PARIS – The Chief Executive Officer of Danone, Mr Emmanuel Faber, has told the 2015 Global Landscapes Forum the company is assuming responsibility for cutting carbon emissions from its agricultural suppliers as well corporate operations.
“This is a huge responsibility that we take, because we’re taking it beyond the strict control of what we do every day. And this is where there are three times more carbon emissions, in particular in agriculture, than in our own controlled perimeter,” Mr Faber said.
Mr Faber said that to meet Danone’s target to peak emissions within ten years the company will seek to both raise efficiency and engage in many more “carbon-positive” activities. The company has joined a global partnership – the Livelihoods Carbon Fund – to support farming families to improve production and rebuild healthy landscapes.
Transcript of Emmanuel Faber’s Keynote Address
We, I think, have all forgotten that food starts in soils. We have disconnected the food chain. And I think it’s high time that we re-synchronize the whole food cycle.
In many ways, companies have started to work on this. And the interesting aspect of carbon is that it’s a very integrative measure of how de-synchronized we are. Looking at Danone: we have over the last seven years been able to maintain the level of carbon emissions, despite the fact that the demand for our products has grown, increasing by 50 percent.
So, I could pretend that we have done our job and that we have reached our own carbon peak. But now, in the spirit of the discussions of this COP21, we have decided to reframe our climate policy and make it match the two-degree scientific scenario. And this will mean very breakthrough commitments that I’m going to repeat in front of all of you here.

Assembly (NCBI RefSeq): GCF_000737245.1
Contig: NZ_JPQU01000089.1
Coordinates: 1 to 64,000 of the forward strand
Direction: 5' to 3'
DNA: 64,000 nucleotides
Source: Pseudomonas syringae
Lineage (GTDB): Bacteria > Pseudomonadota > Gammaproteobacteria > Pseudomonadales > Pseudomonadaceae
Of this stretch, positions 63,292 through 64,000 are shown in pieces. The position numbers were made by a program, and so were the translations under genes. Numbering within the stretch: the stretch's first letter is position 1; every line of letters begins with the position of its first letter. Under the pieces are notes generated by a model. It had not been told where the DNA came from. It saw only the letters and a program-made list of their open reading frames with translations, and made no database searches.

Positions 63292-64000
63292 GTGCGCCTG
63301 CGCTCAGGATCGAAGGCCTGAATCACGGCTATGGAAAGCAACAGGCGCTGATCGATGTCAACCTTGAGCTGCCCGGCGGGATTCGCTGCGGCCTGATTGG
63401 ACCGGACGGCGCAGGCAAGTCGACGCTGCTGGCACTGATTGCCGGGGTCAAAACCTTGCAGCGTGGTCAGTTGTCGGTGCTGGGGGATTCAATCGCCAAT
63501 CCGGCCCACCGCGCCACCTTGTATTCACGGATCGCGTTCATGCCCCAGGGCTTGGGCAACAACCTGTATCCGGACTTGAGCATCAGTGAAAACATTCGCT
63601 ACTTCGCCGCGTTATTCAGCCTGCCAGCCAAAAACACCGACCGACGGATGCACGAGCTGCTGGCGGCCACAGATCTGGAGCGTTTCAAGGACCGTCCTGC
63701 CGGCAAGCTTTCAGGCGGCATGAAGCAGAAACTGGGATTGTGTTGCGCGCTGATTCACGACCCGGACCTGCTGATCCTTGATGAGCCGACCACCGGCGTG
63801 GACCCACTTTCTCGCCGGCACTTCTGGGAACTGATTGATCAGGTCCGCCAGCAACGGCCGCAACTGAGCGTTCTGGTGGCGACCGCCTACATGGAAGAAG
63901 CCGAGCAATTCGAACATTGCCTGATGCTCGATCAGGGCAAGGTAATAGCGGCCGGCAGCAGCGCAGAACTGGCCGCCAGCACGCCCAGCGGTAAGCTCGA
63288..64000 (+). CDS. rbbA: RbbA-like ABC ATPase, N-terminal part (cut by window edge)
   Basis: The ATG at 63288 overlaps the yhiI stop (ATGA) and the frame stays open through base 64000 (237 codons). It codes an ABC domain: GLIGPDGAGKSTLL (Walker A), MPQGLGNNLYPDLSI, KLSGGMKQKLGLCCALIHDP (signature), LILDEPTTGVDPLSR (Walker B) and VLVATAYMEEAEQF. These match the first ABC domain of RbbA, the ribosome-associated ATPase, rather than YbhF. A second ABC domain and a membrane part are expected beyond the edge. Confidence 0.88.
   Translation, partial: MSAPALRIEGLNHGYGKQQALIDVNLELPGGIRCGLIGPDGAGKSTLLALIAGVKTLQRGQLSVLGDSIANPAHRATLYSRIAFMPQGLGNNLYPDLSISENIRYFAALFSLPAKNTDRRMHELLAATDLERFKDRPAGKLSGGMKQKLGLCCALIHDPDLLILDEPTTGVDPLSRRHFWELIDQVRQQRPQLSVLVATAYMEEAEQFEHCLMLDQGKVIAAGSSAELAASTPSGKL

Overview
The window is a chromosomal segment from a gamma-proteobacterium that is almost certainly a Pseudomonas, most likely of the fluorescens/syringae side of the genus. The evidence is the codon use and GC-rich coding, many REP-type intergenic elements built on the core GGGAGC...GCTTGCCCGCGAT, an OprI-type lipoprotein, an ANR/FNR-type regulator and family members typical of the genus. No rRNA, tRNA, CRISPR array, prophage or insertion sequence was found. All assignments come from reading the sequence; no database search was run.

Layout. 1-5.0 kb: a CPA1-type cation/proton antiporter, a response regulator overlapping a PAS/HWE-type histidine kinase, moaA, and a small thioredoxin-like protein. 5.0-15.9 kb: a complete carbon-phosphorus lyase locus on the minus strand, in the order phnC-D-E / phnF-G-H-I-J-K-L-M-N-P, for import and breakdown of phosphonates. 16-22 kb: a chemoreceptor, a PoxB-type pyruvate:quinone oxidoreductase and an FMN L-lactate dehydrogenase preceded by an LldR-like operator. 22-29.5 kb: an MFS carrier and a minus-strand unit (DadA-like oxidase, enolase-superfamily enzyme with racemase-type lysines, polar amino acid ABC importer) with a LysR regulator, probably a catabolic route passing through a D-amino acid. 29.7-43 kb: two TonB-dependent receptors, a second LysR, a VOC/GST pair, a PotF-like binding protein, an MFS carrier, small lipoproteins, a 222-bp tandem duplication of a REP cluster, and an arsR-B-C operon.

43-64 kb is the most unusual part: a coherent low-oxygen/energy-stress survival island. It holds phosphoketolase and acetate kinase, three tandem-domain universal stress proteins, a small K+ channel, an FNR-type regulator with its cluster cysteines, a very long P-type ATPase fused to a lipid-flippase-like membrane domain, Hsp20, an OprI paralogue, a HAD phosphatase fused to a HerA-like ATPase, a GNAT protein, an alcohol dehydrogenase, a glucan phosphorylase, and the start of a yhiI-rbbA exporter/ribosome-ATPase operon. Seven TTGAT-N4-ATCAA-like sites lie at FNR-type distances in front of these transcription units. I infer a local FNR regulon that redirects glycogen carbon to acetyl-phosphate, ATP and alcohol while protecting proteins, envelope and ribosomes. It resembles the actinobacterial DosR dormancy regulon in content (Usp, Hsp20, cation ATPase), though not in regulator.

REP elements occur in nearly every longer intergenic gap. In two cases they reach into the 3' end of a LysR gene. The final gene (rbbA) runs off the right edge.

One is that, instead of looking at the part of the cycle that we control, we’re now going to be responsible for the carbon emissions of the full cycle of our processes: from the farms, the hundreds and thousands of farmers that we work with, to our billion consumers in the world.
This is a huge responsibility that we take, because we’re taking it beyond the strict control of what we do every day. And this is where there are three times more carbon emissions, in particular in agriculture, than in our own controlled perimeter. That’s the first breakthrough.
The second breakthrough is that we expect, we have committed, that on this total perimeter we would reach the peak of the carbon emissions in the next ten years. So, within ten years, the total emissions of this cycle will start declining. The ambition that we have ultimately consistent with the UN scenario is to reach a zero net carbon emissions for the whole of our cycle.
It means that, beyond the very strong reduction of the intensity of our production system, of our agriculture, of the recycling, we will have to engage even more than today in carbon-positive activities. And they exist in many areas. What Ariane has described with the Moringa Fund is a carbon-positive activity. What Ngozi has described in the public-private partnership is also encompassing positive carbon activities. We have developed our own with the Livelihoods Fund, the first fund, and the second fund that we’ve just launched for family farming, and many others.
And so, the only thing I would like to say is that we will not be able to do this alone. The other breakthrough in this climate policy is the fact that we will rely on many, many other people to achieve this reduction with us. This is starting a full process of co-creation. In many ways, we will need a lot of you in this room, actually.
And I would like just to finish by saying that I’m optimistic in our ability to be there because, already today, more than 100 projects around the world are run in this principle of direct or indirect carbon positive activities, leveraged quite often by some of your organizations in this room. And I’d like to finish by thanking you for walking the talk with us.